Please share my umbrella

I meant to write this up a few days ago, but somehow it's taken until now for me to get to it. Re-learning to blog is quite the thing. 

And it's fitting, perhaps, that I waited because this is the time in which the city bus system has undergone a vast overhaul and early observation suggests the changes are not exactly a welcome improvement. 

A few days ago I was on a bus, taking what for me is a long journey between southern and northern Baltimore. I'm well-versed in bus culture; I've ridden them my whole life. For me a car is something of a luxury item. When I can, I thank drivers when I de-board. I know how to avoid talking to lechers. Free tip: reading a novel by Fay Weldon or Tama Janowitz won't help, even in hardcover.

The bus was full, and it was late afternoon. A lot of students on the bus. Students have always been the hardest passengers to be with. In most cases I prefer people to be brash and unafraid but I'm gonna postulate that no one on the 3pm bus, save the driver, is having a worse time than an early-transition trans person. She's a target. 

As an aside about language choices here on this blog, I'm more likely than not to default to the feminine pronouns when I speak about figurative persons here, primarily because they are more often than not going to be projections of myself, and this primarily because I have yet to see myself adequately represented in the culture. 

This was one of the first hot days and everyone's energy was vibrating intensely. I was already fuming about some of the indignities that regularly accompany trans health care. The bus was steamy and packed. 

Way back in the back, I heard someone hiss the word "transvestite." It was a hard hiss, and I was unsure what it meant. I didn't recall seeing anyone on that bus who might have elicited that description from me. If I looked around, might I reveal myself as trans? Worse, would take the bait towards an escalating conflict? I was tired and hot. I figured that the bus was packed enough for me to hear any additional commotion and be warned, so I stared straight ahead and waited for the other shoe to drop.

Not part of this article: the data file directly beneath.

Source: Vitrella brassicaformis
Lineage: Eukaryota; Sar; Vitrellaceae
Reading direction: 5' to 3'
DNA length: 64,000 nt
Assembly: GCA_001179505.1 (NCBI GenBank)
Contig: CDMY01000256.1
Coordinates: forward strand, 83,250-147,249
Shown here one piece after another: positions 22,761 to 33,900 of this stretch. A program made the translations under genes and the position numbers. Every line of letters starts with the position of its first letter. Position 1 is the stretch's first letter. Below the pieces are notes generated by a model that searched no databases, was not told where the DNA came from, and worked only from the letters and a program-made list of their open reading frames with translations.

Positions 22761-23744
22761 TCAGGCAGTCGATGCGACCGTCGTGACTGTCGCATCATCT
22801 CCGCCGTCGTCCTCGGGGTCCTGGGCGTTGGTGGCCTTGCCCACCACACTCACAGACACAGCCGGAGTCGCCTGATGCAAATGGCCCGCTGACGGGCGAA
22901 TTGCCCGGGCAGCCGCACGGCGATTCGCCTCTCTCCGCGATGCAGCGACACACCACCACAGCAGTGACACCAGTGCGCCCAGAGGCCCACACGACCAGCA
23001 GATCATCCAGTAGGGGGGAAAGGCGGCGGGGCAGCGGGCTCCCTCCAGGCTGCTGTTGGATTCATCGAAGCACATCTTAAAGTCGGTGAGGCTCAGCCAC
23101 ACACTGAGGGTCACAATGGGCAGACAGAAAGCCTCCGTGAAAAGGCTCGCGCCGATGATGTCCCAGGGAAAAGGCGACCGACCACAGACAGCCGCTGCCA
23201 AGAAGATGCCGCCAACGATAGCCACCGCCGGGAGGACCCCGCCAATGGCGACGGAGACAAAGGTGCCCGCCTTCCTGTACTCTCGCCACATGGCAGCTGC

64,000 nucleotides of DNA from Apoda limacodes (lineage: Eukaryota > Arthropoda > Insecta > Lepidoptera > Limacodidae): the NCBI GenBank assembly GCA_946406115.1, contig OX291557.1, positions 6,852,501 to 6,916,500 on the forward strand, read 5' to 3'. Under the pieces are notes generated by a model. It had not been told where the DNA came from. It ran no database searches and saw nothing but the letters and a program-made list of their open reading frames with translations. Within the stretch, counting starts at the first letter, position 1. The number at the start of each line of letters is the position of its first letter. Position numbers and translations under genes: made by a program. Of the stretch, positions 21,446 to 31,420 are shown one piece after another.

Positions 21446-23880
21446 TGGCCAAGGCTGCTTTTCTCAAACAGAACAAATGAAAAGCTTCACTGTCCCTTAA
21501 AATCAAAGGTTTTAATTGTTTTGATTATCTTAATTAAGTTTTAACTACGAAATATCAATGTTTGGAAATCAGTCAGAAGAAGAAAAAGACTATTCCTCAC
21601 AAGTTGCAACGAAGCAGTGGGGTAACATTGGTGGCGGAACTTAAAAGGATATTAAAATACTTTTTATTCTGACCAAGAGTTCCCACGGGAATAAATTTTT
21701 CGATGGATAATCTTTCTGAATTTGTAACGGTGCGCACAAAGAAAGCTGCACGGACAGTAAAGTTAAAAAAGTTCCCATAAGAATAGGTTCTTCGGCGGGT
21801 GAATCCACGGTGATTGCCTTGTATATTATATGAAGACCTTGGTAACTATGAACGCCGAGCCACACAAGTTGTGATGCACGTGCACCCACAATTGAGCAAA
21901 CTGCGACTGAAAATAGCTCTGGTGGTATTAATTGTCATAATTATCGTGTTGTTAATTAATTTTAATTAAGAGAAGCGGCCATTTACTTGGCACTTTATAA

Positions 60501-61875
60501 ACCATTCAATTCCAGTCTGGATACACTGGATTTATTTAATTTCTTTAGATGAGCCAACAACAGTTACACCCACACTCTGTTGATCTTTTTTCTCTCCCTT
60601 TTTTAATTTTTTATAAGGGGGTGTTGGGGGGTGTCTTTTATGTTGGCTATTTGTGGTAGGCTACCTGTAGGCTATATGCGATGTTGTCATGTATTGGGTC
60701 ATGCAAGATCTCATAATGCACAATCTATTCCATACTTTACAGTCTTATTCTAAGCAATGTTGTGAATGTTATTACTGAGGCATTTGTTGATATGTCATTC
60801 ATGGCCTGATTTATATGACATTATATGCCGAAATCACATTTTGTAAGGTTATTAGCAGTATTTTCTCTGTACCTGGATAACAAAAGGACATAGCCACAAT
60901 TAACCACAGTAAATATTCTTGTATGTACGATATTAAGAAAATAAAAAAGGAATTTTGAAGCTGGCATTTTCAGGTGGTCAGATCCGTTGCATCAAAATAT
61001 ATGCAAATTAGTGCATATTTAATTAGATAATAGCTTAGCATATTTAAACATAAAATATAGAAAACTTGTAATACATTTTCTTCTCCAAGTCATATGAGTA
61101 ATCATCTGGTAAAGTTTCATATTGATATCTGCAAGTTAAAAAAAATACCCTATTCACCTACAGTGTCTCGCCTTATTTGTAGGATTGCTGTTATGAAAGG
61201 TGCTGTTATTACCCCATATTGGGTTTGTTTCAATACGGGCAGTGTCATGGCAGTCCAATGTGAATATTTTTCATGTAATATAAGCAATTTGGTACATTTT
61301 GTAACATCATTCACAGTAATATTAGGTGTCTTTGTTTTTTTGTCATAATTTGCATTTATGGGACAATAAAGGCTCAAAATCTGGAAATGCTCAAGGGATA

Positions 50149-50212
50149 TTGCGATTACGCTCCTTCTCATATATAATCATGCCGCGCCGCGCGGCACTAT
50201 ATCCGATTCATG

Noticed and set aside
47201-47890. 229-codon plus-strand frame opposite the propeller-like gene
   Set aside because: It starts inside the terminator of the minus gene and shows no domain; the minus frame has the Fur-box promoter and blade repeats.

This is a familiar emotional state for me, with behavior so ingrained that it feels innate. 

I heard no other shoes drop. I got off the bus at my destination. I walked home. 

I mentioned this story on Facebook as it was happening, and I loved reading everyone's responses of support for me. People told me I was beautiful and that I didn't deserve to be talked to that way. I tried sending some of those lovely words back in time, to my younger self, the one who was still somewhat convinced she was a monster meant to be destroyed. 

How I needed those words of encouragement then. How I needed to believe that I'd find happiness and comfort in my skin. 

It's rare for me these days to endure transphobic taunts on the street, which is why I didn't think the slur was directed towards me. But as i sat staring ahead, I felt myself preparing to fight or flee. Nothing's going to come of this, I told myself. That wasn't about you. And yet still I breathed slowly and deeply. My heart quickened. I assessed the distance to my intended stop. 

This feeling will never leave me, and I wish it would. And this is what I wanted that story to be about, that these minor traumas add up for me, which I can only imagine means they add up for all of us, and ultimately, I think, they diminish us all.  

Rahne Alexander